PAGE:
The LayoutMaster uses colour laser technology and AGT’s Cortex software to project all of the details needed for precise assembly of parts onto the beam. This process alone can save a full eight-hour work shift according to Weed.
Technicians present at this stage would need to ensure the projected measurements align with the beam. The final stage in this process involves placing the parts in the correct part of the beam for welding.
In the second stage, a robotic arm performs a series of welds as per instructions from a program sequence found in Cortex, which would be displayed on a computer interface for technicians to control.
Weed says it is not necessary for operators of these machines to have acquired welding diplomas. At the same time, this does not mean AGT’s method would not benefit from someone with welding skills to operate technologies like LayoutMaster and BeamMaster.
“You’re still dealing with a piece of equipment where something could go wrong. You need to know whether it’s doing a good job,” says Weed. “As a welder, you know what to listen for.”
Defective welds can cost metal fabricators a lot of time and resources to rework, so skilled welders can prevent the large-scale production of incorrect welds through early detection of flawed techniques.
In another corner of the Toronto Congress Centre, guests huddled around Acieta’s display of the FastARC CX1000, a cart-mounted robotic arm designed for technicians to wheel across shop floors and set up at different production lines as needed. Acieta advertises the CX1000 as ideal for low-volume and high-mix shops.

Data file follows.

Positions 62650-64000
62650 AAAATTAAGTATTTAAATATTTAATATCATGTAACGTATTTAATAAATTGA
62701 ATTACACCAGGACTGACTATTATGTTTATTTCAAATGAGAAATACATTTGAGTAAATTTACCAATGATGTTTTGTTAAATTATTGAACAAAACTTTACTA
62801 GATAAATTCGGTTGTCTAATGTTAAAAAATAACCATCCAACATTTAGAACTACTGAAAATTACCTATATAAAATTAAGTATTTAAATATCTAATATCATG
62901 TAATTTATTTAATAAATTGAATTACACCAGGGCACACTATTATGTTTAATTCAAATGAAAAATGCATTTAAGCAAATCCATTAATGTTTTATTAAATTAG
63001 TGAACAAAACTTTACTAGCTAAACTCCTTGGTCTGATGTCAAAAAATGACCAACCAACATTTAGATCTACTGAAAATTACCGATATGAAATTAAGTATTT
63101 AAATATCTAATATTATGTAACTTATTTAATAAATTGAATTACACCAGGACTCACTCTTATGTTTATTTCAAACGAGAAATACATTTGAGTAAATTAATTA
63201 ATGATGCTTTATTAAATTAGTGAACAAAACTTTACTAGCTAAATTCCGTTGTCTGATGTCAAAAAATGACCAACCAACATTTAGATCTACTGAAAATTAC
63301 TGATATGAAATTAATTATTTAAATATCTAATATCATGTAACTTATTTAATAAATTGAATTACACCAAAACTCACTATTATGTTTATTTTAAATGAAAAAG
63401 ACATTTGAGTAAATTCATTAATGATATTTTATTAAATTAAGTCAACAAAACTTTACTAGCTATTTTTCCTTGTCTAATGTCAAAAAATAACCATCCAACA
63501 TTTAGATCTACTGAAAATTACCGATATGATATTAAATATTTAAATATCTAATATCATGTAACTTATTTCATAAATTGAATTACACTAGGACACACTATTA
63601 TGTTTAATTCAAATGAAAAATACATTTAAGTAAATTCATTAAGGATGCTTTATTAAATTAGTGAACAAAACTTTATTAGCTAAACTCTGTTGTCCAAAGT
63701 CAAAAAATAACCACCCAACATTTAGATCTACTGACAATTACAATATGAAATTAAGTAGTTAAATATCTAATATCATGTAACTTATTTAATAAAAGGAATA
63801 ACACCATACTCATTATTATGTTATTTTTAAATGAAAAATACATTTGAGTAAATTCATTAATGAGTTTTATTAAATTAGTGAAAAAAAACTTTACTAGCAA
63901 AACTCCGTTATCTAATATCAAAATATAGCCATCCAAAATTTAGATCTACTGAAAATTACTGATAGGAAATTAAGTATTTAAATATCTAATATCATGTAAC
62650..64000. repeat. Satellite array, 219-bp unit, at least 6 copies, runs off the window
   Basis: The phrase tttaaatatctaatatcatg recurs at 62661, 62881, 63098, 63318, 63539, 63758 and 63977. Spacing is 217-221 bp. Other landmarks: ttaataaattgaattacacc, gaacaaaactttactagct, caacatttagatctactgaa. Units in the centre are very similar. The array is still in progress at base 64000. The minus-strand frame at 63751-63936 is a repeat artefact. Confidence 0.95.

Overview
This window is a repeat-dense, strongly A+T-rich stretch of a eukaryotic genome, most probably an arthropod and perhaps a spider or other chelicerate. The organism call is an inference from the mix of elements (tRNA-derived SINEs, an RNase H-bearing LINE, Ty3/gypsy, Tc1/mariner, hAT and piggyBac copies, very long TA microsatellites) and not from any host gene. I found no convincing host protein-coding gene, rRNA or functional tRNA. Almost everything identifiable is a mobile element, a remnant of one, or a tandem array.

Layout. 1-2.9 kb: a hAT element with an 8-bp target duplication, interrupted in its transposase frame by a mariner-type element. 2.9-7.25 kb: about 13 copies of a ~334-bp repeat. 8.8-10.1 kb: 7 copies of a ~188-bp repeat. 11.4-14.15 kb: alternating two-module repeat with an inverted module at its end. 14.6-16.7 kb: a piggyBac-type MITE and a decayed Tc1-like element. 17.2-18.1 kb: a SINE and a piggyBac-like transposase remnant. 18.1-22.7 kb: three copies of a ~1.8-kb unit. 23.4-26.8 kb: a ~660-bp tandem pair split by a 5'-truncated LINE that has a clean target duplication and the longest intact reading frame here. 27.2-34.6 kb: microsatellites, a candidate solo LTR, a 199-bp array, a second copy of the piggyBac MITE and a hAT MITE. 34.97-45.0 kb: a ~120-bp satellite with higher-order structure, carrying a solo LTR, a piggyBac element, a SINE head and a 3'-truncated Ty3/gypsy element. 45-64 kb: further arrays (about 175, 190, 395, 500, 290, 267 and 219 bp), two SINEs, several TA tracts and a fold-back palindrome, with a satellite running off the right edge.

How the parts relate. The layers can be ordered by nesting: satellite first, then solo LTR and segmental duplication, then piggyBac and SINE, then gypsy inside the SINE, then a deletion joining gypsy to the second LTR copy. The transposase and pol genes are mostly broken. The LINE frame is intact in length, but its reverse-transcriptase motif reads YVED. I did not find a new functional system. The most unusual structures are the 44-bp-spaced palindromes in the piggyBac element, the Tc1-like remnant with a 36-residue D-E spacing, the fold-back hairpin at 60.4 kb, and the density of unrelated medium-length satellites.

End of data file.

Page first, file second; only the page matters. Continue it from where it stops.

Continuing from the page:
As with many of the automated robotics technologies displayed at Fabtech 2022, the FastARC CX1000 runs on a software technicians can manipulate over any type of computer device.
Acieta’s regional automation manager, Jim Syme explains that the programming software is designed to be intuitive for the user. It allows technicians to identify different welding actions as symbolized through the icons presented. The program employs a drag and drop style for technicians to create the sequence of their welding programs. Users can then save a series of welds as a single file in the same manner text would be saved in a word document to be retrieved for later use.